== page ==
So let’s not get tired of doing what is good. At just the right time we will reap a harvest of blessing if we don’t give up. Galatians 6:9

Blessed is she who has believed that what the Lord has said to her will be accomplished! Luke 1:45

Monday, May 31, 2010

Monday's Menu

Last time I made bagels, they were time consuming, tedious, and not that great. So I hesitated trying out these.
But I'm glad I did. They were really good. 'Were' is the operative word there. I used all purpose flour but the original recipe called for wheat and white. You can leave them plain or top them however you like. The original recipe is here. I hope you enjoy these too.


3/4 teaspoon active dry yeast
1-2/3 cups warm water
3 tablespoons sugar
1 tablespoon honey
4 1/2 cups flour
1-1/2 tablespoons table salt
Poppy seeds, sesame seeds, coarse salt, rye seeds, etc., etc. (whatever you'd like to top 'em with!)
Vegetable oil (for bowl)
  1. In the bowl of an electric mixer, whisk together the yeast and water. Let stand fo 5 minutes (until foamy).
  2. Attach bowl to mixer fitted with the dough hook and -- with the mixer on low speed -- add the sugar, honey, flour, and salt. Knead for about 1 minute (until a slightly tacky -- but not sticky -- dough forms). You may need to add more flour or water depending on what you find. If so -- just add in 1 tablespoon amounts.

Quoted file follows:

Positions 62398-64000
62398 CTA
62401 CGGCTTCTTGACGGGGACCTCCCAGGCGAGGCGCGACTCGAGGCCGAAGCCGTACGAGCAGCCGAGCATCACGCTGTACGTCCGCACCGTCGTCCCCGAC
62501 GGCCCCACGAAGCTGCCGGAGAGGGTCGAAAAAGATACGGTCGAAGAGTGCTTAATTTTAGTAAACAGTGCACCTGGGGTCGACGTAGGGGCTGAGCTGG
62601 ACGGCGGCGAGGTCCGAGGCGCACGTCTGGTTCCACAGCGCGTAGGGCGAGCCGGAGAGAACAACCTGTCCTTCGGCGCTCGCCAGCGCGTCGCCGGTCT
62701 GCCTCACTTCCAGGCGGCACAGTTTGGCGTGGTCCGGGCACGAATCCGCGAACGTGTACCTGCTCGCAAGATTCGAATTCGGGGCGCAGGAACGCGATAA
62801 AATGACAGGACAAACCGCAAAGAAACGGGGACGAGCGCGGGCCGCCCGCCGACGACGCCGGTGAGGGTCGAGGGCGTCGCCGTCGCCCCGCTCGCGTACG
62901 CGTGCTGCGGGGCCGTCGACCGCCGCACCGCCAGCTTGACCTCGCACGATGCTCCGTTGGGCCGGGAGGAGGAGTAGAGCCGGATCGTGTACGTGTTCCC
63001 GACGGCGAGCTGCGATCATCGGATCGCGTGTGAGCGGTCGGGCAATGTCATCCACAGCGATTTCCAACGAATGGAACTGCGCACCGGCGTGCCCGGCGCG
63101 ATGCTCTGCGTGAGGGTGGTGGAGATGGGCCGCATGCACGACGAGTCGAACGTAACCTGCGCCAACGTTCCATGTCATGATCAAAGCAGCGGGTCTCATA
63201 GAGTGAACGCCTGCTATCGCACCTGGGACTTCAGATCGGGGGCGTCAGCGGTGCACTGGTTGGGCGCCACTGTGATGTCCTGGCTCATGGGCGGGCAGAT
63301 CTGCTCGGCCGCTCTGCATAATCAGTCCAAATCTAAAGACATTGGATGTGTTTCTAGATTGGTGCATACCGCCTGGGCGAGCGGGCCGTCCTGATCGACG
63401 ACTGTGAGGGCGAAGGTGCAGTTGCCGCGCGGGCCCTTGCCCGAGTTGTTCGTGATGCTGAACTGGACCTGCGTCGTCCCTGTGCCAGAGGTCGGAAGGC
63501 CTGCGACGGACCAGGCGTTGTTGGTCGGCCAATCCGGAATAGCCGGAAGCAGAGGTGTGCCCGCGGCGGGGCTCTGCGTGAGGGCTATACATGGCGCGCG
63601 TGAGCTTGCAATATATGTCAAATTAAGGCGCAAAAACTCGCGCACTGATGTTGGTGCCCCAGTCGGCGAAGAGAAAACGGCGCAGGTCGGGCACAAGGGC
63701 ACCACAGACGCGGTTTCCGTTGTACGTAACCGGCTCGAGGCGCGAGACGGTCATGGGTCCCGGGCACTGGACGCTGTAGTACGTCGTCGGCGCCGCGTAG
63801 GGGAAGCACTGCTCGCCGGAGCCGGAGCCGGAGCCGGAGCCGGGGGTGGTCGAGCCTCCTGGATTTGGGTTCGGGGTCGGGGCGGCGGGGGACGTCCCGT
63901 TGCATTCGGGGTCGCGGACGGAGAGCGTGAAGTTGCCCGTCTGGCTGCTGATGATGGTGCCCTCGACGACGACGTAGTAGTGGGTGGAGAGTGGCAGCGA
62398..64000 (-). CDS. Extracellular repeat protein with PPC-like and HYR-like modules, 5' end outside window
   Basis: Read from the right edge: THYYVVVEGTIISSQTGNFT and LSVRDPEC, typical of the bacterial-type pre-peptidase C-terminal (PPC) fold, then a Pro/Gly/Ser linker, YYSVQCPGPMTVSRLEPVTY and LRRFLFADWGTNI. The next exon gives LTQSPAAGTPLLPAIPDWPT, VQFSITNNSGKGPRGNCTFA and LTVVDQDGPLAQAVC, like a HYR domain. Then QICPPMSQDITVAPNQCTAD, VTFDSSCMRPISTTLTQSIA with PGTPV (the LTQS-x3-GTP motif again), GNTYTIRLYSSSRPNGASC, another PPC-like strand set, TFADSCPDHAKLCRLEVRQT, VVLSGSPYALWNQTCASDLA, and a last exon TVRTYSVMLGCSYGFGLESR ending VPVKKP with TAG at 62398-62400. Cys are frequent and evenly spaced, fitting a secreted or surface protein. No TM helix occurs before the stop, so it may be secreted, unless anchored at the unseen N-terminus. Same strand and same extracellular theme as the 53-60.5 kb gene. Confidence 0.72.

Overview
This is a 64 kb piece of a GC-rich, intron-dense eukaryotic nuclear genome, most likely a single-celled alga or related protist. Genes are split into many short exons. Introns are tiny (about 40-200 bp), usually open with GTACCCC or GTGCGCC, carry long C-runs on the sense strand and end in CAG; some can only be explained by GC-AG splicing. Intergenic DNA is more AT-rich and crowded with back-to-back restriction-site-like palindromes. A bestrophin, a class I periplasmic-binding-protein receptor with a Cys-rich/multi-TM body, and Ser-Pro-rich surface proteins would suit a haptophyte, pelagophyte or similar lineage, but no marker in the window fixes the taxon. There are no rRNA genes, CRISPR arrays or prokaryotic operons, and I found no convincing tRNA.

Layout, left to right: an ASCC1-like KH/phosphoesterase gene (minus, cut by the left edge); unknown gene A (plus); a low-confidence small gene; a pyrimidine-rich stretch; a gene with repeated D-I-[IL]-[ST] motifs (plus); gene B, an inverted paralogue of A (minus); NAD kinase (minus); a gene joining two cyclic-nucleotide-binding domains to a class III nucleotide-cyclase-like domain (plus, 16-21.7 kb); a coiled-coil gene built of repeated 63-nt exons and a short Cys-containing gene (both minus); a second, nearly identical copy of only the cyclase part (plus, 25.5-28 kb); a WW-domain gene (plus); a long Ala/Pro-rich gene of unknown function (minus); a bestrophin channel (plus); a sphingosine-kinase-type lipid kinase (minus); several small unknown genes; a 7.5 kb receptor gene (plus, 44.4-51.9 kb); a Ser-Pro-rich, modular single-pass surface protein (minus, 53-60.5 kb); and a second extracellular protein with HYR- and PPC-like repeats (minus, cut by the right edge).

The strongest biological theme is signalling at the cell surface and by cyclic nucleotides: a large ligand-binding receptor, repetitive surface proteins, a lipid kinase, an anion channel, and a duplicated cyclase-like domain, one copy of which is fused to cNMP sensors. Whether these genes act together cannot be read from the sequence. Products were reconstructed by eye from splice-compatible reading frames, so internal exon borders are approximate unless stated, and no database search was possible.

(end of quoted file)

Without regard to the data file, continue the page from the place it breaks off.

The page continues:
3. Continue to knead dough for about 5 more minutes -- then transfer to a lightly oiled bowl and cover with oiled plastic wrap.
  4. Let rise in a warm place for 2 hours (until doubled in bulk).
  5. Divide dough into 10 equal pieces. Cover with a damp kitchen towel (the book reminds us to make sure the towel is CLEAN, which I find hilarious). Let rest for about 20 minutes.
  6. Line two unrimmed baking sheets (no worries -- mine were rimmed, so I don't know the benefit of using the unrimmed sheets) with parchment paper and lightly brush with oil; set aside.
  7. With lightly oiled hands, roll each piece of dough into a 6-inch rope. Form a circle around your hand and then press the two ends (rather, roll them) together to seal. There really isn't a great way to explain how to fasten them together -- so go with your gut!
  8. Place the bagels 2 inches apart on the prepared baking sheets. Cover with a piece of oiled plastic wrap (I used the same one from earlier in the process), and let rest until puffed (about 20 minutes).
  1. Preheat the oven to 500 degrees F (260 C) -- with racks in the upper and lower thirds.
  2. Fill a large stockpot (the wider the better, Martha notes) with water and bring to a boil.
  3. Gently drop bagels into the water (as many as will comfortably fit without touching each other). After 30 seconds, use a slotted spoon to gently flip the bagels over -- simmer for yet another 30 seconds. (NOTE: I only boiled 2 at a time.)
  4. Then, using the slotted spoon again, return the bagels to the parchment-lined sheets. Top them with the seeds or salt -- you must do this when the bagels are still wet so everything sticks to them.
  5. When you've finished this process with all to-be bagels, immediately place sheets in the oven. Bake for 5 minutes and then rotate the sheets and reduce the temperature to 350 degrees F (176-ish degrees C). Bake until golden brown (about 10 minutes -- but mine only took 8).
  6. THEN use a spatula (I just made my husband do this part, as he seems to be impervious to heat) and flip bagels over. Continue baking for another 5 minutes -- or until the back-sides are golden brown as well.
  7. Transfer bagels to wire rack to cool!

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